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I'm having a peculiar issue with a shell script that I have set to run every minute via crontab.

I use Pelican as a blog platform and wanted to semi-automate the way in which the site updates whenever there's a new post. To do this, I've created a script to look for a file called respawn in the same directory as the content (it syncs via Dropbox so I simply create the file there which syncs to the server).

The script is written so that if the file respawn exists then it rebuilds the blog and deletes it. If it's not, it exits instead.

Here's the script called publish.sh

if [ -f $Respawn ]
   sudo /home/user/sb.sh;rm $Respawn
    exit 0
exit 0

Here's the crontab for the shell script

* * * * * /home/user/publish.sh

And finally, here's the contents of sb.sh

make html -C /var/www/site/

Now, if I run the script via SSH and respawn exists, it works perfectly. However, if I let the cron do it then it doesn't run the shell script but it still deletes the respawn file.

I have one other cron job that runs every 4 hours that simply runs sb.sh which works perfectly (in case I forget to publish something).

I've tried using the user's crontab as well as adding it to root instead and I've also added the user to the sudoers file so it can be run without password intervention. Neither seem to work. Am I missing something?

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One obvious guess would be that cron doesn't have PATH to find sudo, can you try putting /usr/bin/sudo in your script, rather than just sudo? –  favoretti Mar 26 '13 at 12:28
Also, to prevent respawn file removal, you can put && between commands, rather than ;, then second command will get executed only if first command returns 0, i.e. success. –  favoretti Mar 26 '13 at 12:29

2 Answers 2

up vote 1 down vote accepted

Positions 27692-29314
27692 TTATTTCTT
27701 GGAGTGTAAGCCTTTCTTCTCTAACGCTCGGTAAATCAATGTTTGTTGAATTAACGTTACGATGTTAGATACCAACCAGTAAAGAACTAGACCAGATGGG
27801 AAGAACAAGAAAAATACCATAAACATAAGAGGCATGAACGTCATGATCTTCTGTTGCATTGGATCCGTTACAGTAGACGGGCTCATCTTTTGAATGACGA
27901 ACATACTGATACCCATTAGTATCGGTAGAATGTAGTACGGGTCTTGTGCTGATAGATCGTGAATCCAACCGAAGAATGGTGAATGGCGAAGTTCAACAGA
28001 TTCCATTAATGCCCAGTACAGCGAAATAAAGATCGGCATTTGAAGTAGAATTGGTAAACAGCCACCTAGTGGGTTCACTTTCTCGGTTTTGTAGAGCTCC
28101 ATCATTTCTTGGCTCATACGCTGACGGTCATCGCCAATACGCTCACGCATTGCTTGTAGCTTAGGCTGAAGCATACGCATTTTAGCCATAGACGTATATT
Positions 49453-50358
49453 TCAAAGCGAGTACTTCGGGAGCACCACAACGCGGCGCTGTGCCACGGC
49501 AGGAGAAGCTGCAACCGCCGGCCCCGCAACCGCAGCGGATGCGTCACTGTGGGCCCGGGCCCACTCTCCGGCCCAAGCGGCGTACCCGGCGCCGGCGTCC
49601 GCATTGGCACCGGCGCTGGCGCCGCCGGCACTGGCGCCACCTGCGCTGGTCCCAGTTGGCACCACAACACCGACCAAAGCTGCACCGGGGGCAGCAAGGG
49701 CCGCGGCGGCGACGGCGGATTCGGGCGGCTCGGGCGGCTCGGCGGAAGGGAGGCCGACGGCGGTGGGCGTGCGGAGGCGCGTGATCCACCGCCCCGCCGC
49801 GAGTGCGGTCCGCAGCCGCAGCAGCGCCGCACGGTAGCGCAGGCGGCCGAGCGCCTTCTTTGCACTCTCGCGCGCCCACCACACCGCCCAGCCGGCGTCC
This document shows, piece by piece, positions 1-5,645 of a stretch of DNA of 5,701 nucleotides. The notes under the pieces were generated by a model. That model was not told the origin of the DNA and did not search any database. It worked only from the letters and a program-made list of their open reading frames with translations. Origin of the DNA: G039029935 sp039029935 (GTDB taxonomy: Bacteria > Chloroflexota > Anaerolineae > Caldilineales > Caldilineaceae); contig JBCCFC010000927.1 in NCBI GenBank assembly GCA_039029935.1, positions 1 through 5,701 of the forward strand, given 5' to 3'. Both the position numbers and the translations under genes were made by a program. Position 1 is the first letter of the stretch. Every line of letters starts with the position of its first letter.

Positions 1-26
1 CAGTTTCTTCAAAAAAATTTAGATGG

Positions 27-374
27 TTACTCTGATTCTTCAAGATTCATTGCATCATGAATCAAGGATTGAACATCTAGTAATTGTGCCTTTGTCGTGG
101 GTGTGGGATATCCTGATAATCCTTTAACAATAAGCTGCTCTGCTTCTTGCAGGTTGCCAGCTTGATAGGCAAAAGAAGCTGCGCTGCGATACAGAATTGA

It must be sudo. cron can't input the password. Check mail for the user running the cron to confirm. Something like sudo: no tty present.

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both the user and root have /usr/bin/make as the PATH. The weird thing is that the above script doesn't work if I add it to either the root crontab or the user's. –  jads Mar 26 '13 at 12:51
ok then it must be sudo. cron can't input the password. Check mail for the user running the cron to confirm. Something like sudo: no tty present. –  suspectus Mar 26 '13 at 13:27
YES! Thanks suspectus, that was it! The exact error message you described was sat there for me to miss :) I'll mark this as answered. Many, many thanks for that. –  jads Mar 26 '13 at 14:42
Great - updating the answer for the record. –  suspectus Mar 26 '13 at 14:59

Try changing sudo /home/user/sb.sh;rm $Respawn to

/home/user/sb.sh;rm $Respawn

sudo is not necessary to run your command in this context, since it'll be invoked as root anyway.

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Thanks but it seems to make no difference (sudo is still required for the user to execute the script but even adding it to the user's crontab it still doesn't execute that part of the script) –  jads Mar 26 '13 at 12:52
is the above for the root users crontab or for another userscron tab? If it's for another user maybe add them to the sudoers with this line USERNAME ALL=(ALL) NOPASSWD :/home/user/sb.sh –  ubuntu101010101 Mar 26 '13 at 13:21

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